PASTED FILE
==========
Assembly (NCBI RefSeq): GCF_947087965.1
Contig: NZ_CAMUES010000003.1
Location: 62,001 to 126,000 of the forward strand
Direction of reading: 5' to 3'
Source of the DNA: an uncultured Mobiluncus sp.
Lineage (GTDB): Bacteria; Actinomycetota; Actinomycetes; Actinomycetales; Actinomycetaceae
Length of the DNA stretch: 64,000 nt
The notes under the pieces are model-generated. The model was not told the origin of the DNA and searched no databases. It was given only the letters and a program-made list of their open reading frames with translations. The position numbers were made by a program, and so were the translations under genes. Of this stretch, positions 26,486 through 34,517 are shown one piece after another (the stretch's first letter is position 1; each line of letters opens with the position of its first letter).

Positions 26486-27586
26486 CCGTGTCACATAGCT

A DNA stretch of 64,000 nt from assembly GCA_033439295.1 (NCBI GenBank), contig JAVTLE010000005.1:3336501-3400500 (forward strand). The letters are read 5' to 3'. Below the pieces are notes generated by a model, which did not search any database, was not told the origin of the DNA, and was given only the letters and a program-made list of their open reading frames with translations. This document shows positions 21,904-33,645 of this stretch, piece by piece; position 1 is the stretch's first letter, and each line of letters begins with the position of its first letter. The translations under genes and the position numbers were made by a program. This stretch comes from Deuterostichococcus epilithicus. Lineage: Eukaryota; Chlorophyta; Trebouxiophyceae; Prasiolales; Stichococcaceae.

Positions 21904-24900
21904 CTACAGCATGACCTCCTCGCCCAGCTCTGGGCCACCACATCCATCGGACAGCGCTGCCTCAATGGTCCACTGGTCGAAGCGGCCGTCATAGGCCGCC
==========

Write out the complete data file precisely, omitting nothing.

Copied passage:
Assembly (NCBI RefSeq): GCF_947087965.1
Contig: NZ_CAMUES010000003.1
Location: 62,001 to 126,000 of the forward strand
Direction of reading: 5' to 3'
Source of the DNA: an uncultured Mobiluncus sp.
Lineage (GTDB): Bacteria; Actinomycetota; Actinomycetes; Actinomycetales; Actinomycetaceae
Length of the DNA stretch: 64,000 nt
The notes under the pieces are model-generated. The model was not told the origin of the DNA and searched no databases. It was given only the letters and a program-made list of their open reading frames with translations. The position numbers were made by a program, and so were the translations under genes. Of this stretch, positions 26,486 through 34,517 are shown one piece after another (the stretch's first letter is position 1; each line of letters opens with the position of its first letter).

Positions 26486-27586
26486 CCGTGTCACATAGCT

A DNA stretch of 64,000 nt from assembly GCA_033439295.1 (NCBI GenBank), contig JAVTLE010000005.1:3336501-3400500 (forward strand). The letters are read 5' to 3'. Below the pieces are notes generated by a model, which did not search any database, was not told the origin of the DNA, and was given only the letters and a program-made list of their open reading frames with translations. This document shows positions 21,904-33,645 of this stretch, piece by piece; position 1 is the stretch's first letter, and each line of letters begins with the position of its first letter. The translations under genes and the position numbers were made by a program. This stretch comes from Deuterostichococcus epilithicus. Lineage: Eukaryota; Chlorophyta; Trebouxiophyceae; Prasiolales; Stichococcaceae.

Positions 21904-24900
21904 CTACAGCATGACCTCCTCGCCCAGCTCTGGGCCACCACATCCATCGGACAGCGCTGCCTCAATGGTCCACTGGTCGAAGCGGCCGTCATAGGCCGCC